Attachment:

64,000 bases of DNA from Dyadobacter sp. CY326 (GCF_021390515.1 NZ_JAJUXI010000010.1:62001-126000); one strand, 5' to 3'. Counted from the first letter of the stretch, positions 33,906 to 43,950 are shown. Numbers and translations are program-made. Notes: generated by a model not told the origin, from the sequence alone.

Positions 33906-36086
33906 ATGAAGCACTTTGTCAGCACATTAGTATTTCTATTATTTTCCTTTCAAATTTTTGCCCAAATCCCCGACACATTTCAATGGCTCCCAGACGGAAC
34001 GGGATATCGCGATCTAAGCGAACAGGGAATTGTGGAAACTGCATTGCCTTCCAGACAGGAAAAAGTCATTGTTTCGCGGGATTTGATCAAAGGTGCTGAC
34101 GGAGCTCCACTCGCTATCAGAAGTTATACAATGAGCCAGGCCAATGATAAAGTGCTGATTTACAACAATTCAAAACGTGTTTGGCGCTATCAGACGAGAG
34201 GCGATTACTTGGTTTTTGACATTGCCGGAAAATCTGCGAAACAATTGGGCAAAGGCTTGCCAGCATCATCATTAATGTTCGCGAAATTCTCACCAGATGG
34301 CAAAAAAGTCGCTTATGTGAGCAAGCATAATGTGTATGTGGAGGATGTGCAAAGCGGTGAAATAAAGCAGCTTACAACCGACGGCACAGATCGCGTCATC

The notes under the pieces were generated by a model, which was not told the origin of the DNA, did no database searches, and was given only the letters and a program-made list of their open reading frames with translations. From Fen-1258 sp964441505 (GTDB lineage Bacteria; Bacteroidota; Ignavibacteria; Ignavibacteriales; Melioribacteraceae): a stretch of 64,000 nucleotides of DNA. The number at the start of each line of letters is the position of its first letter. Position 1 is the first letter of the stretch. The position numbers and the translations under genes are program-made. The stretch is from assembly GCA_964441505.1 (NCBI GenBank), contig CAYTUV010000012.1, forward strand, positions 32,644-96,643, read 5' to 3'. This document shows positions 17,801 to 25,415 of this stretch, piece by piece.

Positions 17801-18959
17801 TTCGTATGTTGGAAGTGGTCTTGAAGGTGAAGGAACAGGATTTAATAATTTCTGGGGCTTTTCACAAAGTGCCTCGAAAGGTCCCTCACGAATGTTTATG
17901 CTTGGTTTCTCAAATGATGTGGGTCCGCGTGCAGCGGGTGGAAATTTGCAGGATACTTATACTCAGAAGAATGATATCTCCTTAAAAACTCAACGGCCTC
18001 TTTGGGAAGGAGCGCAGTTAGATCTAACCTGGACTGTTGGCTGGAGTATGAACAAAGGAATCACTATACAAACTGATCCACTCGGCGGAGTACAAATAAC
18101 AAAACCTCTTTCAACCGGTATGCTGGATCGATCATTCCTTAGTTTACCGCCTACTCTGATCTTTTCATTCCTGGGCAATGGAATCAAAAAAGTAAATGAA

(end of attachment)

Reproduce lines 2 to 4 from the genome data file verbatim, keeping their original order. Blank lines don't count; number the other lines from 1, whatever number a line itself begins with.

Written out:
Positions 33906-36086
33906 ATGAAGCACTTTGTCAGCACATTAGTATTTCTATTATTTTCCTTTCAAATTTTTGCCCAAATCCCCGACACATTTCAATGGCTCCCAGACGGAAC
34001 GGGATATCGCGATCTAAGCGAACAGGGAATTGTGGAAACTGCATTGCCTTCCAGACAGGAAAAAGTCATTGTTTCGCGGGATTTGATCAAAGGTGCTGAC